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Special Edition

Cladach Sàmhach: A Peaceful Shore

My favorite place in the entire world sits at the inward-most point of Moray Firth in northern Scotland. And there, along that bay that feeds into the North Sea, just 17 miles east of Inverness, is a small, beautiful town called Nairn.

Photo by Tessa Swensen

Finding Nairn was a complete accident. That day, I spent hours wandering around the countryside with my mother and grandfather. And for all the wonderful things we saw that day, the best part didn’t come until the end: the beach.

Now, normally, a beach in northern Scotland might not sound like the most enjoyable place to be due to the cold winds and even colder water, but you must understand one very crucial aspect of my personality: I love beaches. East Coast or West Coast, Mediterranean or tropical, I don’t really care—I love them all. But the beach that was waiting so patiently for me in Nairn . . . well, she changed everything. With her moss-covered rocks, her murky blue water, and the sunset painting her a beautiful backdrop, she ruined every other beach for me in a single moment.

My whole life, my mother has emphasized the importance of having a happy place. For a long time, I didn’t know what that looked like. Because I moved around so much as a kid, I have grown to identify small parts of myself with a lot of different places. For years, my go-to was a white-sanded Florida beach (surprise, surprise) during a hurricane (which might actually be a surprise). But now, when I need a moment of calm, I think of that stretch of beach just outside Nairn.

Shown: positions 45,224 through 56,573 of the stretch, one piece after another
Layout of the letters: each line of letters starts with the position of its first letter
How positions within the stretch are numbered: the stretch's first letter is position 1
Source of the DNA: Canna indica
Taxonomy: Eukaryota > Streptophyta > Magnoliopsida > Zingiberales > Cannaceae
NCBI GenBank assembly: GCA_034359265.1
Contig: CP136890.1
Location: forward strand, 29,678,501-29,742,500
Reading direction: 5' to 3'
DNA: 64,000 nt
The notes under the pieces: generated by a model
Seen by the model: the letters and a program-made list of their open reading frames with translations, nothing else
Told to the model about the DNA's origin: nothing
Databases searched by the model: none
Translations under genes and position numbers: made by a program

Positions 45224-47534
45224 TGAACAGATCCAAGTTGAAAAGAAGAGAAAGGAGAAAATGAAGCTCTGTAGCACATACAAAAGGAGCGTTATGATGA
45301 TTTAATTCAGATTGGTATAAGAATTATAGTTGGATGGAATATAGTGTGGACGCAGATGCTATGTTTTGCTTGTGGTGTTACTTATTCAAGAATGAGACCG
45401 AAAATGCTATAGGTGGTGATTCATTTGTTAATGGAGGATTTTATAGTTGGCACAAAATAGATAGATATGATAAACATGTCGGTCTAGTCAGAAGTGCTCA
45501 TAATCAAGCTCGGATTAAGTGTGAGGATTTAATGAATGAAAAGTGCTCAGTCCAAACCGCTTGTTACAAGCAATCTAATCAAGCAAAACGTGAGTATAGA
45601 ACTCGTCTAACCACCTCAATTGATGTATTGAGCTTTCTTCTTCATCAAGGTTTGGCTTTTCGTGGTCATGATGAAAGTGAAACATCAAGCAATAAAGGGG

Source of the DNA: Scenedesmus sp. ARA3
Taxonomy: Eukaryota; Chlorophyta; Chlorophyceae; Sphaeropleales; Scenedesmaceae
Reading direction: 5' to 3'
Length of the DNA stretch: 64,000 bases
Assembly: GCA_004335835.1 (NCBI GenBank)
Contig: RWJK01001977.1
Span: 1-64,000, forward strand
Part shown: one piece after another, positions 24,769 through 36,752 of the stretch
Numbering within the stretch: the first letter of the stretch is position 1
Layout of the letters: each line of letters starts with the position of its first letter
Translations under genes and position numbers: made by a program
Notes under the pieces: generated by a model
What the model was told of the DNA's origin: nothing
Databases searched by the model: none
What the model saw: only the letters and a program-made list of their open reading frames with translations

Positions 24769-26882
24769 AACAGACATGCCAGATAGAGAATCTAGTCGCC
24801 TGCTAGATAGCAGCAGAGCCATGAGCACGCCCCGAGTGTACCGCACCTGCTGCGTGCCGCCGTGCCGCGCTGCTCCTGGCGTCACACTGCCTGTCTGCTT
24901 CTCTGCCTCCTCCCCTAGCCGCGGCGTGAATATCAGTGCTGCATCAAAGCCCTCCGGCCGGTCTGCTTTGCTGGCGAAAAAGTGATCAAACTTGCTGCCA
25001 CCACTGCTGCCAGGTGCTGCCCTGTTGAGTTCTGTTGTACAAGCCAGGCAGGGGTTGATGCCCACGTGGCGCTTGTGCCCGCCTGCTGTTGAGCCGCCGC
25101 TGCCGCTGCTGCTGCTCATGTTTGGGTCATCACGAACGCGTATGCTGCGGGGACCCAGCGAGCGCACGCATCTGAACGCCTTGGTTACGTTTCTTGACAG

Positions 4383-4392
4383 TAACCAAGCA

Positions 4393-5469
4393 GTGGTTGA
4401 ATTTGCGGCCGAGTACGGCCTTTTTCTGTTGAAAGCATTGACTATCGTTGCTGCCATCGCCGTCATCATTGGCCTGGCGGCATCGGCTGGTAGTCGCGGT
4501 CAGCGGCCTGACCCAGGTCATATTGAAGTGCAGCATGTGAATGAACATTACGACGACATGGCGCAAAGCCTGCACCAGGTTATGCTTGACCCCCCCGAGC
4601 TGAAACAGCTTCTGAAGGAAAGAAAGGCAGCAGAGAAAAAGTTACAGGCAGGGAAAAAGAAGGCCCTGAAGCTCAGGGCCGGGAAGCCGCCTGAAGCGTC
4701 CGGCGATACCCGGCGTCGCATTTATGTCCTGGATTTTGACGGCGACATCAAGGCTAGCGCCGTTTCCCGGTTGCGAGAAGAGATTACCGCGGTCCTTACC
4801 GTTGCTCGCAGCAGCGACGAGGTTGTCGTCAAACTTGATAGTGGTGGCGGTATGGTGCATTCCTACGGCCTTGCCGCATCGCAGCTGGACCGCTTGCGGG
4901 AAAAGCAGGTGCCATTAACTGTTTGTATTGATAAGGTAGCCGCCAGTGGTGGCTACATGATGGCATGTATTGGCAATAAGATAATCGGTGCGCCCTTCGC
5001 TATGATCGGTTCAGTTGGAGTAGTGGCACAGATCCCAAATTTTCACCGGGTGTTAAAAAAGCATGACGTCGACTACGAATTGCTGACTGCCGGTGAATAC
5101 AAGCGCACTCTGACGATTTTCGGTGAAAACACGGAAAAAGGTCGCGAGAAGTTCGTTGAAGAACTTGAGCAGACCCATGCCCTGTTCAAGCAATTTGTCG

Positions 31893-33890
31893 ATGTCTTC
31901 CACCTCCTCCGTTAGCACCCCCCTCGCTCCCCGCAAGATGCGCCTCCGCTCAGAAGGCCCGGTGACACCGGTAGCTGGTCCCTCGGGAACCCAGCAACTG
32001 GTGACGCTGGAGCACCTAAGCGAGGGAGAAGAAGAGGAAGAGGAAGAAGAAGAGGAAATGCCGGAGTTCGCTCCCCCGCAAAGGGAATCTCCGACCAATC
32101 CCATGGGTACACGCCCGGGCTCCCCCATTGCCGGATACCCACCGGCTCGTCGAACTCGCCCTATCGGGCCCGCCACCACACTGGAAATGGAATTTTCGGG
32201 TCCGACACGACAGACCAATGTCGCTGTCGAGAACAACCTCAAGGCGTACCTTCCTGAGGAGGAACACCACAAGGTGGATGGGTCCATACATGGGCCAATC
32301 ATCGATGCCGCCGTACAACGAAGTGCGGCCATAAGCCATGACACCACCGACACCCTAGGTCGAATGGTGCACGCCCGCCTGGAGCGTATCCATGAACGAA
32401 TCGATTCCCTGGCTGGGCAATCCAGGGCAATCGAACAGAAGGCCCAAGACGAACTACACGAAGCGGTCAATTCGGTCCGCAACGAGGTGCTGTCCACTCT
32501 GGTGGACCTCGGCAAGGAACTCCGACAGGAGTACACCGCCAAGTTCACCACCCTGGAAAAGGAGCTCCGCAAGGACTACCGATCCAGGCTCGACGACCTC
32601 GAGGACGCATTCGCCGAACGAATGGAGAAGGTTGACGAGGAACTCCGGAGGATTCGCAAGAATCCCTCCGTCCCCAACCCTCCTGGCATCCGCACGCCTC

I don’t think my time in Scotland would have been complete without visiting the castles and lochs, but I’m painfully aware of the fact that if I hadn’t ever wandered away from hubs like Edinburgh and Inverness, I never would have found havens like Nairn.

When traveling, it’s important to find the places that mean the most to you. For some people, that might mean going to the Louvre to see the Mona Lisa, Giza to see the Pyramids, or northern China to walk along the Great Wall. For others, that might mean bypassing all those places in favor of a more secluded, less beaten path. I think there’s an intrinsic value in both approaches.

In such a fast-paced world, the appeal of quiet, undisturbed places can sometimes be overlooked. In a time when we give great attention to our planet’s climate crisis, the effect of noise pollution can be ignored or disregarded. Problems like heart disease, sleep disturbance, hearing loss, and even death can be caused by excess noise in our environments.

But there’s a solution we can embrace, quiet places. There's a certain magic in stumbling upon hidden places like Nairn, places where the rhythm of life slows down a little bit. It allows us to connect with ourselves and the world around us. Nairn taught me that a happy place isn't always going to be in the most obvious of destinations; sometimes, it's in places where the beauty lies in the subtleties.

In our seemingly never-ending quest for memorable experiences—for places and things that can be easily admired—it's easy to overlook the value of seeking out peaceful places. I view these hidden sanctuaries as a chance to recharge and reconnect with the essence of travel: the exploration of new places, cultures, and perspectives. They remind me that true adventure isn't always found in the obvious places but in the small moments and simple beauty of everyday life.

So, as you plan your next trip, I urge you to carve out time to wander off the beaten path and seek out those quiet corners of the world. Whether it's a secluded beach, a still forest, or a small town tucked away somewhere, embrace the opportunity to experience the peace and serenity that only quiet places can offer.